As baby’s brain develops and their muscles strengthen, they may begin showing you signs that they want to face the world. It is important to remember there is no rush and inward facing can still offer an outward view for your child. It is also key to remember that when your baby faces inwards they can immediately reference your responses to the world around them. So the noisy siren, the barking dog the chatting person don’t seem so nerve racking because you face them together. Face your baby outwards to soon and their experience can be quite different.
Once your baby can see above the front panel of the carrier when sitting in the carrier, has strong head & neck control (often around 5-6 months), and has a natural curiosity to see and interact with the world, they are ready to try a front-outward carry. Amanda Loveday recommends starting with short durations (5-10 minutes) to prevent over-stimulation and familiar environments. If baby shows signs of over-stimulation (zoned out, catatonic, fussy, tired) or sleepiness, just turn them back around to front-inward, so they can find comfort in their wearer and rest.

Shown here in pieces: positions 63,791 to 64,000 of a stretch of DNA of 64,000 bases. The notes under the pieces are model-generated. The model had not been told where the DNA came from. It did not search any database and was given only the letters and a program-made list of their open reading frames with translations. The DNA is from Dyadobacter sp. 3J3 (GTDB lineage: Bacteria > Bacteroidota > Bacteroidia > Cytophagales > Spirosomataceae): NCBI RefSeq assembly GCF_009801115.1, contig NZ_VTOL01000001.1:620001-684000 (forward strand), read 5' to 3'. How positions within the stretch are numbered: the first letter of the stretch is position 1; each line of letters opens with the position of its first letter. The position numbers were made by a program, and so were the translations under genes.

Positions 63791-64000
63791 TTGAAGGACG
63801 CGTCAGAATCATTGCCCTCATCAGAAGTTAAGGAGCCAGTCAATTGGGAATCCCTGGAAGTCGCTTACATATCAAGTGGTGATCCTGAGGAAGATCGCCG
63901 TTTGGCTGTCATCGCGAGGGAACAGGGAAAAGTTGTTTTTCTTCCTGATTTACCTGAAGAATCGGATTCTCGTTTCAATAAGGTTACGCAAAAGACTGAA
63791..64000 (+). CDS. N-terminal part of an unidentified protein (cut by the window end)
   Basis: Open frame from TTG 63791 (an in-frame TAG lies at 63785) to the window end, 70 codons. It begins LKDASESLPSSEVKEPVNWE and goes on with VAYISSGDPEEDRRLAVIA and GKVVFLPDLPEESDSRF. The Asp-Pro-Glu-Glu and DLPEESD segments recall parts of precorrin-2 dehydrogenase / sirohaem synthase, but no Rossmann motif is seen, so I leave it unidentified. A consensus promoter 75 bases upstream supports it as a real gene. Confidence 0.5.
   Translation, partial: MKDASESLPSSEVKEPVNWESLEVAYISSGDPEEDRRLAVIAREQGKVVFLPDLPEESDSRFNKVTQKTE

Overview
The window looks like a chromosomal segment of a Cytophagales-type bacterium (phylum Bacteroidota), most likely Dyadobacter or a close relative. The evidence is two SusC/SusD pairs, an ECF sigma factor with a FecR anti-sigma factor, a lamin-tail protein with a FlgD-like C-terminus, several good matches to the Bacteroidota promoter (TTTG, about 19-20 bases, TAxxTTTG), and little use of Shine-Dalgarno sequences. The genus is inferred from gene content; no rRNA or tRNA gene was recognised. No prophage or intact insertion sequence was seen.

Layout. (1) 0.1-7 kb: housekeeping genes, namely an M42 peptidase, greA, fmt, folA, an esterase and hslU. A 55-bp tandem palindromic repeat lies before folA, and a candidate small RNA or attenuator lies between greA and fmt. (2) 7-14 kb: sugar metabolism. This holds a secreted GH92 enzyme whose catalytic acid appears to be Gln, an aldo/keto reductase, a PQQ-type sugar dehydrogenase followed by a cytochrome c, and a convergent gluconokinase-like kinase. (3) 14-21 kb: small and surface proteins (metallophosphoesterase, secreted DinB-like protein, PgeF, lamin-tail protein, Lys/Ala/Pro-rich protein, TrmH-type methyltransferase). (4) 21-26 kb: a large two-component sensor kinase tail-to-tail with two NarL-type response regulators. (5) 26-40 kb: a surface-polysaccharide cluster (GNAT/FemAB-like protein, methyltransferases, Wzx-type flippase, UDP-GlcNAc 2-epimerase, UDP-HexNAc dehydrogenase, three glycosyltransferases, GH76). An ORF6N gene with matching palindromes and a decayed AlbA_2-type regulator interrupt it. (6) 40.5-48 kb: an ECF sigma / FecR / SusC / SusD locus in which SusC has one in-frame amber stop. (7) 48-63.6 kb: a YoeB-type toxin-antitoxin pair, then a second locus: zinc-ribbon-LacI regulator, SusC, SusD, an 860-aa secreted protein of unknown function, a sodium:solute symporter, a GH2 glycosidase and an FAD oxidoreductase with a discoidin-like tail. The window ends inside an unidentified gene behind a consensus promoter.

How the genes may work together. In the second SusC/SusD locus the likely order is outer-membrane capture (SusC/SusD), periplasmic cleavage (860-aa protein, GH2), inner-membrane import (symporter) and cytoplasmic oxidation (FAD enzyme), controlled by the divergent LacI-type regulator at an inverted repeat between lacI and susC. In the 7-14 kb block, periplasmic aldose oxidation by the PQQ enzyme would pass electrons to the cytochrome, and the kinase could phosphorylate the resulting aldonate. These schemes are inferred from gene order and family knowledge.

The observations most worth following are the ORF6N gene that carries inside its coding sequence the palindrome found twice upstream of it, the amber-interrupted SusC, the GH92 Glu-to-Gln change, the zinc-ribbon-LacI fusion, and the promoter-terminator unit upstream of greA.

Choosing the right Carrier for outward facing
This is absolutely critical to having a safe and successful experience. The first thing to know is that not all baby carriers are suitable for world facing babywearing. There’s a lot of concern about hip support in carriers; for optimum hip support make sure that your carrier holds your baby in a seated position with their knees tucked up higher than their hips.